Punta Cana, an empty paradise due to the coronavirus

Empty beaches, closed hotels, unemployed people, is the devastating image that repeats itself over and over again in the paradisiacal Punta Cana, eastern Dominican Republic, a destination that suffers the devastating effects of the coronavirus pandemic.

The famous El Cortecito beach, with fine sand, crystal clear waters and huge palm trees, is totally lonely in the middle of Easter, an unprecedented event for residents in the area, who live thanks to tourism, the main source of income in the Dominican Republic.

The image is replicated in the cozy Los Corales, where there are hardly any people, a picture of the harsh reality that tourist activity lives as a result of the closure of borders decreed in half the world to contain the spread of the coronavirus.


In contrast are the always bustling streets of Verón, a municipality to which Punta Cana belongs, where people live day by day and try to survive after the closure of hotel facilities and restaurants, as well as the stoppage of construction works. by order of the National Executive.

There, in one of the battered streets of this municipality is Jairo Núñez, a waiter who was fired from the hotel where he worked in the Cap Cana complex hours before the country’s president, Danilo Medina, announced the state of emergency on 17 of March.

Along with him, four other colleagues were fired, a measure that, according to Efe, “should not have been” although “there are many companies that do it because they have the power to do so.”

Núñez, the father of a child, had been working at the resort for just over a month, so the compensation they gave him after being canceled is already running out.

He got a job as a security in a company, but his mother, who lives in the United States, advised him not to take it to avoid any type of contagion, so he promised to help him financially to alleviate his situation a little.

A similar case is going through José Manuel Encarnación, 40, who for seven years has been dedicated to parking vehicles in the restaurants that border El Cortecito beach.

In these tasks, he told Efe, he earned between 300 and 400 pesos (between 5.5 and 7 dollars) a day, which, he says, were enough to support him because he has no children or partner.

After the crisis, he narrates, he had to resort to “something” that he had saved, resources that he also already consumed, which is why he is now maintaining himself thanks to the solidarity of some people.

For this man, the situation is “very difficult”, but he prefers to thank “God” because “we are alive”.

The crisis equally punishes José Raúl Polanco, 51, a fisherman who, according to Efe, had not seen a similar situation in Punta Cana “nor in the two strong” cyclones that have affected the country in recent years, in allusion to George (1998) and Matthew (2016).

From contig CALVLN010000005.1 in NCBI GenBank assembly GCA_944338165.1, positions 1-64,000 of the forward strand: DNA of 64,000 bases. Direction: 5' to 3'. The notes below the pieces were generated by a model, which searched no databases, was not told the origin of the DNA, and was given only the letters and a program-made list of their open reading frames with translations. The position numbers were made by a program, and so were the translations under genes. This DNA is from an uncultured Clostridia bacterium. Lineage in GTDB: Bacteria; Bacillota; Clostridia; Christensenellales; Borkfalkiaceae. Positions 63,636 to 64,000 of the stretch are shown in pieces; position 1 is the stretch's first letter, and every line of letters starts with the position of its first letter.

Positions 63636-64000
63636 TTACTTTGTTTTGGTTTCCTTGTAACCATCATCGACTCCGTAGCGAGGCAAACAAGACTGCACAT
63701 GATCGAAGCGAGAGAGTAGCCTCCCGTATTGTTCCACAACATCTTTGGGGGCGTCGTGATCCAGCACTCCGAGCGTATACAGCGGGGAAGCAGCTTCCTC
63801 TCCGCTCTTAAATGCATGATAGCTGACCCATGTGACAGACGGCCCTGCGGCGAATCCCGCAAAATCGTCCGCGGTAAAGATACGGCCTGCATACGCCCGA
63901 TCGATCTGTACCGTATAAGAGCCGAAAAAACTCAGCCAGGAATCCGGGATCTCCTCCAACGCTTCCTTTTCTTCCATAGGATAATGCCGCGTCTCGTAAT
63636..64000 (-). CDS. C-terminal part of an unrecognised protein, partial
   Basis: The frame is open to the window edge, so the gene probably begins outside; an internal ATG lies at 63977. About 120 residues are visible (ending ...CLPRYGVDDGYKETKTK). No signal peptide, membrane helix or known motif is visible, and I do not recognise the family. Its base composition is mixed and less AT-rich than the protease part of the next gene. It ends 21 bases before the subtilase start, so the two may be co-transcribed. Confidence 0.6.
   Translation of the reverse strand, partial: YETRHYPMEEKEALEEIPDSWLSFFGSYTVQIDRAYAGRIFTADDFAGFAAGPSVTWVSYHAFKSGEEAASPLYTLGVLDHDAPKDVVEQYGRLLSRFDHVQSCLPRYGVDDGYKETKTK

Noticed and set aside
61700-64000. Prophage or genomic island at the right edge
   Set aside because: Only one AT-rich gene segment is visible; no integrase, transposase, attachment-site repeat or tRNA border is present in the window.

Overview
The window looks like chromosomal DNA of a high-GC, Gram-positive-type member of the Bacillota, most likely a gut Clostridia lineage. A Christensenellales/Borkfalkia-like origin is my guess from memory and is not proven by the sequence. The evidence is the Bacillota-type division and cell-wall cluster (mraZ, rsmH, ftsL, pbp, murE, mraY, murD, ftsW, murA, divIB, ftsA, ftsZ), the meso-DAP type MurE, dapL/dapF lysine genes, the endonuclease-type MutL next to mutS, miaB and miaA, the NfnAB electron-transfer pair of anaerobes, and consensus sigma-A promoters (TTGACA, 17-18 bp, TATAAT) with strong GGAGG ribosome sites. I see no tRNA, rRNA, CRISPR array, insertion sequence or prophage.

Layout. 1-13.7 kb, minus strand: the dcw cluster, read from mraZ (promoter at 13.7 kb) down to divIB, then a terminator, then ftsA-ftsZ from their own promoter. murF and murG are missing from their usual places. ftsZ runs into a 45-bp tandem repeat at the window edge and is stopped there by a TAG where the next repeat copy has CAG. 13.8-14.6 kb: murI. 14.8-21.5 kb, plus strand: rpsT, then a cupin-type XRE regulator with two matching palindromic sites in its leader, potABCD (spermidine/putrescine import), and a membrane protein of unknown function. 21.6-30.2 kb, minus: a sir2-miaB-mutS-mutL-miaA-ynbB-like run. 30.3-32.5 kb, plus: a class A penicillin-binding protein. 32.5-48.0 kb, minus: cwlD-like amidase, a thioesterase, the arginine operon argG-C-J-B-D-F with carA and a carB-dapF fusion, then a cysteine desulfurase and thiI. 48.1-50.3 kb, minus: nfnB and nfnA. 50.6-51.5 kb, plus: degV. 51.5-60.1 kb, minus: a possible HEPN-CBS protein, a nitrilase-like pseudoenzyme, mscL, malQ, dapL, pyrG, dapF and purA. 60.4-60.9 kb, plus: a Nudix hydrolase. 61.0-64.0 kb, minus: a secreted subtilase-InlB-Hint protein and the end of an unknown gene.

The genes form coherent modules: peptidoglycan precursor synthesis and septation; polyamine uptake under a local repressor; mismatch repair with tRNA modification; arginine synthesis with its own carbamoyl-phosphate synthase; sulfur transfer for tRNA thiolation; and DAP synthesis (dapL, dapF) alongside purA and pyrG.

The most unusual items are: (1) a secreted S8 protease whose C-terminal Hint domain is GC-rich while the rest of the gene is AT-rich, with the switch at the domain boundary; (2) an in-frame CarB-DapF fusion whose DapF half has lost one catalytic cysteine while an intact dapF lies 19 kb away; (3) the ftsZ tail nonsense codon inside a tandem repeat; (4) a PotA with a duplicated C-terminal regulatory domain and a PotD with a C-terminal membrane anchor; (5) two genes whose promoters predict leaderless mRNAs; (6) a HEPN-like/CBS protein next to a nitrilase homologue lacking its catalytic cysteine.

Polanco’s main clients are the restaurants and residents of this area who, he argues, do not even dare to leave their homes for fear of the pandemic, which in the particular case of the country has left 126 dead and 2,620 infected.

“We had become accustomed to living from tourism, but we have to be in accordance with God, with what is happening,” he stresses.


Long before the start of the coronavirus crisis, the Dominican tourism sector accumulated bad data since mid-2019, due to the repercussion of the negative news that dealt with the death of several American tourists in Punta Cana hotels, all for reasons of health, according to the authorities.

Between January and February, this sector accentuated its downward trend and registered a 9.0% drop in the number of foreign travelers, but that is nothing compared to what is expected by the coronavirus.

The Governor of the Central Bank, Héctor Valdez Albizu, said on March 18 that tourism would lose some 400 million dollars if the situation created by the pandemic extends beyond the month of June.

Frank Rainieri, president of Grupo Puntacana, has warned that both the country and companies in the sector “will suffer the consequences” of the blow to tourism, which will lead to “a difficult situation for everyone”, although he predicted that “with a lot of work and much effort “, the country will come out” triumphant “.

The Puntacana Group, a pioneer in the tourism sector in the country, owns numerous hotels and the Punta Cana airport, the main air terminal in this nation.


In late February, the Dominican government banned flights from the Italian city of Milan, to prevent the spread of the virus, and fifteen days later announced the same for the rest of Europe, China, South Korea and Iran for the same reasons.

Finally, on March 19, it entered into force in a state of emergency decreed by the coronavirus, which included the closure of the borders by land, sea and air.

To try to lessen the situation caused by the crisis, the Central Bank has announced a series of economic measures, including an injection of $ 229.4 million for the productive sectors, including tourism.

Although they have not given official data on cancellations or suspensions in the sector, government figures indicate that more than 655,000 workers, about 28% of formal employees in the Dominican Republic, have been temporarily suspended since mid-March.


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